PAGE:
Monday, January 25, 2010

for the love of fuzzins.

This weekend I headed back up to Montgomery to chaperone a group of girls at a youth rally my alma mater hosts every year. To be honest, I wasn’t thrilled about going. It’s a long trip after a full day of work, and I knew I’d inevitably run into someone I know and wind up not getting much sleep. (Which, by the way, is exactly what happened.)

In addition, trips to my alma mater are always bittersweet for me. Every time I go, I feel a little bit older, a little more out of place. The student newspaper that was my baby looks terrible, and my friends have all graduated, leaving the campus I once called home now feel a little haunted.

Nevertheless, I put Taylor Swift on repeat and made the trip. The why behind such a decision is detailed below.


The joys of being a part of a large extended family are, in my opinion, innumerable, but at the top of the list would rest my cousins.

During my growing up years, I always wanted a sister. (Okay, really, to be more specific, I wanted a twin. I was obsessed with the Olsens and thought I’d be way cooler if I had a lookalike to pull a Parent Trap with.) I never got the twin, or a sister, and honestly, I’m glad. A brother was perfect for me, and, to make up for my lack of sisters, God granted me cousins.

An older cousin who I admire and share remarkable similarities with, despite distance.

And two younger cousins who are, more appropriately termed, my fuzzins.* We have lived within 5 miles of each other our entire lives (minus the three years I spent in that place we call the Gump). I’ve gotten brushes tangled in their hair, convinced them to sing country music while sitting on the back of our aunt’s car, introduced them to the finer points of American literature, helped them develop catch phrases (GMAB, anyone?), and made them wear gold shoes on my wedding day.

I will do just about anything for these girls, including making yet another trip north, to the South.

So, I spent my Saturday immersed in the land of thick accents and sweet tea, listening to lessons aimed at teen girls and contemplating whether or not I have what it takes to be a speaker on the “church of Christ speaking circuit”—or if I even would want such a thing, since just typing that makes me cringe.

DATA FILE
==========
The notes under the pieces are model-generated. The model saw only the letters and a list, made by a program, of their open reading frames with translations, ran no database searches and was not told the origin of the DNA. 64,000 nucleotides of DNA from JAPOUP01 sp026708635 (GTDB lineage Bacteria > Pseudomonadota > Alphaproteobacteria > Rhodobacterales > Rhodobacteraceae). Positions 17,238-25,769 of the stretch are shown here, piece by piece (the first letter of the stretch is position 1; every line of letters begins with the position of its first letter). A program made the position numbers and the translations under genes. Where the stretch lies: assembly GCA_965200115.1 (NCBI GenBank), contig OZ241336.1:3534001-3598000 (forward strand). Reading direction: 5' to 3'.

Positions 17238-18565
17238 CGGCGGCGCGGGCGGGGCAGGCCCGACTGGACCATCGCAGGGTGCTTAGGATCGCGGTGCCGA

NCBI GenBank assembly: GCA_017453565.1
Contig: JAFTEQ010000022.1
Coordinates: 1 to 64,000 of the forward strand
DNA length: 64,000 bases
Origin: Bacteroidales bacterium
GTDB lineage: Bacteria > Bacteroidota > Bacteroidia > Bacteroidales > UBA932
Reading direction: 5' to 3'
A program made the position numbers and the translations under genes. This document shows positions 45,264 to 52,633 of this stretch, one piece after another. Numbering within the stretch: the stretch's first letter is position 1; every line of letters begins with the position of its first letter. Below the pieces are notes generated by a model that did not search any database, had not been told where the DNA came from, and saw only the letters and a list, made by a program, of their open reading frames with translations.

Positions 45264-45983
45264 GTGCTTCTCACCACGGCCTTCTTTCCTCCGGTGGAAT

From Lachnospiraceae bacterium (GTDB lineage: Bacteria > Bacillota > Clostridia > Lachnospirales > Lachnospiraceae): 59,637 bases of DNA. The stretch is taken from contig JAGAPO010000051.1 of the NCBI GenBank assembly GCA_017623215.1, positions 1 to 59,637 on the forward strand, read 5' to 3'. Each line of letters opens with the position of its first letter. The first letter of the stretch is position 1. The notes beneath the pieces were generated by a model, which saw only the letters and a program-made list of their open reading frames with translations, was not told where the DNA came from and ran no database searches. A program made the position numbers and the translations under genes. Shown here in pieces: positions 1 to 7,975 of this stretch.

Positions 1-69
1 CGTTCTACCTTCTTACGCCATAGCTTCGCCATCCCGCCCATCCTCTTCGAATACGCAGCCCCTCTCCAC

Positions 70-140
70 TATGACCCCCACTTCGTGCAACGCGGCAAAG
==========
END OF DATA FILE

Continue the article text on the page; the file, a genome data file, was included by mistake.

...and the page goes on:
And then, the moment that made it all worth it.

A woman was speaking about actions speaking louder than words, about needing to be the hands and feet of Jesus instead of just talking about it all the time. She closed with a story about her 18-year-old cousin, a girl who had lost a battle with the cancer that engulfed her body. The professor proceeded to tell us all the heartbreaking story of this girl whose doctors and nurses spoke at her funeral, in awe of such a sweet spirit and smile.

I’m not a crier, but my eyes became a little teary.

And as the story ended and the girls in the room moved on to their next class, my own cousin, who’d been sitting in front of me, turned around and looked at me.

Her eyes were a little red and puffy too.

We laughed at each other.

No one else in our group had shed a tear.

So silly, the bond between fuzzins.

And in that moment, I remembered: I didn’t go to Montgomery for tips on how to be a better speaker. I didn’t go to relish my “glory days” or brag on my university.

I went this weekend to spend time with my fuzzin. To make sure she and her friends had a good time, had someone who cared enough to watch over them during their brief visit, to make sure they got t-shirts and knew where the bathrooms were.

And I’m pretty sure this picture alone proves that my time was well spent.

*Coined after deciding we were friends as well as cousins. Clever, we know.


Jessica said...

we're headed that way this weekend:)

Fuzzin said...

Yay for fuzzins! :) Thanks for doing that with me for three years. And thanks for teaching me, taking me places, and letting me borrow your stuff all the time. :)This is one a my favorite blog posts of yours. :)